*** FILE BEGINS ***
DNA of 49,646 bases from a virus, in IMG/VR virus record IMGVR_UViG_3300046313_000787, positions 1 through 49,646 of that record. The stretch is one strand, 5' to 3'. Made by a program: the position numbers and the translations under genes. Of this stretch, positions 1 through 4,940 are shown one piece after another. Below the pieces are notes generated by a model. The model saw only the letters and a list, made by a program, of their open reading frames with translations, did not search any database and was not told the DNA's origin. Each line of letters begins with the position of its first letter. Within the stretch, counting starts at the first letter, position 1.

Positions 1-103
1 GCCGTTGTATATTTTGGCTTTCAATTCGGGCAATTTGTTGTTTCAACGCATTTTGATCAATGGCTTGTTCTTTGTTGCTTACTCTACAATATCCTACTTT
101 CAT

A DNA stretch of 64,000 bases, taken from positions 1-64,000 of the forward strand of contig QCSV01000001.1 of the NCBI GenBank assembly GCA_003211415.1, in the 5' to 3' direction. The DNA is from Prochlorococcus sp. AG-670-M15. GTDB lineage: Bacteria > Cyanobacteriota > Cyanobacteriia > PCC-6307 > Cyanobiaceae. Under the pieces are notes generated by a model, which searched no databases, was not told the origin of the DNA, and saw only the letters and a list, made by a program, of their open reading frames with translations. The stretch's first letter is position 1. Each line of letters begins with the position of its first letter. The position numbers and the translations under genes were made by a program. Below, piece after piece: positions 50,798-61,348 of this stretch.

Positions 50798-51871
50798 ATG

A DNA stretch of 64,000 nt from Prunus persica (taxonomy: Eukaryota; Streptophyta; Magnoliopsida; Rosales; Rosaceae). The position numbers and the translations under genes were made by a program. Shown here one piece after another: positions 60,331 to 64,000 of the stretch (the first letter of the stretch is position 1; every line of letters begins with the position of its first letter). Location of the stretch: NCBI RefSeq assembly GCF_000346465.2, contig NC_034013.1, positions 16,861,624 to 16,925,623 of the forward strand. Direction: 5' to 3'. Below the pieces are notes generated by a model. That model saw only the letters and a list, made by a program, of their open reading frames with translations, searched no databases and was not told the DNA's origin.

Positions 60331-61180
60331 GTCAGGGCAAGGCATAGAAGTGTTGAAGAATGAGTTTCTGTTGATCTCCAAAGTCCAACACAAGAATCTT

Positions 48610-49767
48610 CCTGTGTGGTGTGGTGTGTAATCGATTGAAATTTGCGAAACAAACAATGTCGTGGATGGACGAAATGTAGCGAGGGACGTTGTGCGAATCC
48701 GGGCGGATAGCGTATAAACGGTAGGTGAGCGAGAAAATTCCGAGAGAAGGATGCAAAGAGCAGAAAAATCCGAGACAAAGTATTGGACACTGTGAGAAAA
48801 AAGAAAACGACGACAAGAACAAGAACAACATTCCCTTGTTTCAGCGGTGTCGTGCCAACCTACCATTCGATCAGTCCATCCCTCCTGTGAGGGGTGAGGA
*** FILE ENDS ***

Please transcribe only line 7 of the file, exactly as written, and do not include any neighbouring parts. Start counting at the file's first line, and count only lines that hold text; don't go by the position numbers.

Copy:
50798 ATG